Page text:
Caring for your neighbor also means caring about their safety and wanting to protect them from anything that will cause them harm. It also means caring about the salvation of their soul and helping them find Christ and draw closer to Him (Galatians 6:1, Matthew 18:15). Caring for your neighbor could also include speaking to them kindly, making allowances for their limitations, and praying for them. Sometimes, a mere, “how are you doing?” or saying one Hail Mary for a neighbour can help them immensely. Remember that there is no need to announce to your friend that you are praying for them unless they asked, or when it is clear that telling them is likely to be a source of comfort for them.

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7. Forgive Your Neighbour

Forgiveness is regarded as being of utmost importance by God because it is a major sign that you wish goodness for your neighbour. The Bible teaches in Ephesians 1:4 that God always had forgiveness in mind from the very beginning and that He had a plan on how to forgive our sins. Also, Jesus often spoke words of forgiveness over people, which led to their physical healing: Mark 2: 1-12 and Luke 7: 36-50.Jesus gave us the sacrament of Reconciliation or Confession as a sign of His willingness to forgive us our sins. We are offered forgiveness with no strings attached.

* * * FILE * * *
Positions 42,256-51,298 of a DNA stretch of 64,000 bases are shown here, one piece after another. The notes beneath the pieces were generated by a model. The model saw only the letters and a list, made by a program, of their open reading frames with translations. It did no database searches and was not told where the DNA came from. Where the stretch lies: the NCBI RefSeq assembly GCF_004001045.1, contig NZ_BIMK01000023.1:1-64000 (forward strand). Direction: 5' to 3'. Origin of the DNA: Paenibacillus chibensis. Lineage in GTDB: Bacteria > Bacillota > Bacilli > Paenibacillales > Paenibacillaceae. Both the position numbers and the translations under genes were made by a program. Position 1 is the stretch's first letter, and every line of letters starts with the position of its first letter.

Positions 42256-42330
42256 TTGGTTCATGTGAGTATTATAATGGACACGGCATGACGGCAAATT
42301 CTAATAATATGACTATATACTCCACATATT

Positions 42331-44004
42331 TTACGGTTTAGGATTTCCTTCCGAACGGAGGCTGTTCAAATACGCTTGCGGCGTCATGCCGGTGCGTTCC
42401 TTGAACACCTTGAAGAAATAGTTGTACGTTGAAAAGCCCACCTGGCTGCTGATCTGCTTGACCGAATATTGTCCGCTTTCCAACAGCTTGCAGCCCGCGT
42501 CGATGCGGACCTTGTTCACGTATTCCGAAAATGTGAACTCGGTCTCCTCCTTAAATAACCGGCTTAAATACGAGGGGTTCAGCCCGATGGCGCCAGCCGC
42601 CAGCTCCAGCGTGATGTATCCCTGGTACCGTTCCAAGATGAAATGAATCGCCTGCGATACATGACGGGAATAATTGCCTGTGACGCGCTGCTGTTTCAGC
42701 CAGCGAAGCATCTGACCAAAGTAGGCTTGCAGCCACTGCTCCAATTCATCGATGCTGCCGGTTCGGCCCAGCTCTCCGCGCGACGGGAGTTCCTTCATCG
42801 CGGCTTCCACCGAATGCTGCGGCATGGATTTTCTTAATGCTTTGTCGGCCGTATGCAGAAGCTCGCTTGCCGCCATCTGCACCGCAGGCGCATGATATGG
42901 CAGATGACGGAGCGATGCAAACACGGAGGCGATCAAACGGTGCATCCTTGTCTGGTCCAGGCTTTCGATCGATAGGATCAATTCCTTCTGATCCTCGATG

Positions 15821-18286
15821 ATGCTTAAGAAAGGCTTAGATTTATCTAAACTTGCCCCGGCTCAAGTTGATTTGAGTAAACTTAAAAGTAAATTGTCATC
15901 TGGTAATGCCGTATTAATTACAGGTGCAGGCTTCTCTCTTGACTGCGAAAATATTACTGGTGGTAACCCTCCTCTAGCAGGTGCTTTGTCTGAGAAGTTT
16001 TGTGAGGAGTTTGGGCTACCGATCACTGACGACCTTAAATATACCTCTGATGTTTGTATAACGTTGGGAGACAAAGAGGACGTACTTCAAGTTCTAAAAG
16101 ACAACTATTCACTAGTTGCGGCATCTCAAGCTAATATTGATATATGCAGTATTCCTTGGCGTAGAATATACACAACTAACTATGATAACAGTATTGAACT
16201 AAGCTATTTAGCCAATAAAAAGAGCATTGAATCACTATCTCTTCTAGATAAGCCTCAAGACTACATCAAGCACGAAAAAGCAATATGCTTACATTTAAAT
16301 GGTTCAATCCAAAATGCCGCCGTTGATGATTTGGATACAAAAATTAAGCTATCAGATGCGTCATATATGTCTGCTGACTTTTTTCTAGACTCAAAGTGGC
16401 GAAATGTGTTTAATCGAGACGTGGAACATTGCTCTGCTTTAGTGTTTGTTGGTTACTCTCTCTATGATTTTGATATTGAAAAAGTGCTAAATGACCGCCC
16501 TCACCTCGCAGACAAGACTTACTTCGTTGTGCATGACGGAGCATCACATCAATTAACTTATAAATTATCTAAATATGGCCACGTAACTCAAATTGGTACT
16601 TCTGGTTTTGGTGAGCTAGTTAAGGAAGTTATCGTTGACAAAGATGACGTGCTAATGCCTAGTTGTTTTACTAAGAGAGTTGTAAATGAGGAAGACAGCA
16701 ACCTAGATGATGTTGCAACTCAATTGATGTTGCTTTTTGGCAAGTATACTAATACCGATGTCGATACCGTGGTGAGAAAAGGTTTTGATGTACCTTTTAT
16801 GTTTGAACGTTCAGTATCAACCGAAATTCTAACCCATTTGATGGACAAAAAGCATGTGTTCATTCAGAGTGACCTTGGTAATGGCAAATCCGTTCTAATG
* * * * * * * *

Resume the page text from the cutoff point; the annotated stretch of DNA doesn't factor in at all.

If you truly love your neighbor as much as you love yourself, you will also forgive them. Jesus emphasized this point when Peter asked Jesus how many times he should forgive Matthew 18: 23-35. Jesus responds to Peter with the story of a king who cleared a massive debt owed by one of his servants. This servant was supposed to pass along the forgiveness but failed to do so. Rather he demanded payment from his neighbor for a relatively minor debt that they shared. When the king found out about it, he ordered that his servant be remanded for his debt, effectively reversing the debt cancellation that had been previously granted. Jesus’ story tells us that love always forgives.


In a world where we constantly encounter different kinds of people, we are bound to be challenged in how we love our neighour. Love of neighbor as Christ has loved us is a beautiful vocation but one that is difficult to achieve. However, we have to keep striving, using the above steps as the situation demands it, to ultimately rise again when we fail to keep this paramount commandment which Christ has demonstrated perfectly for us.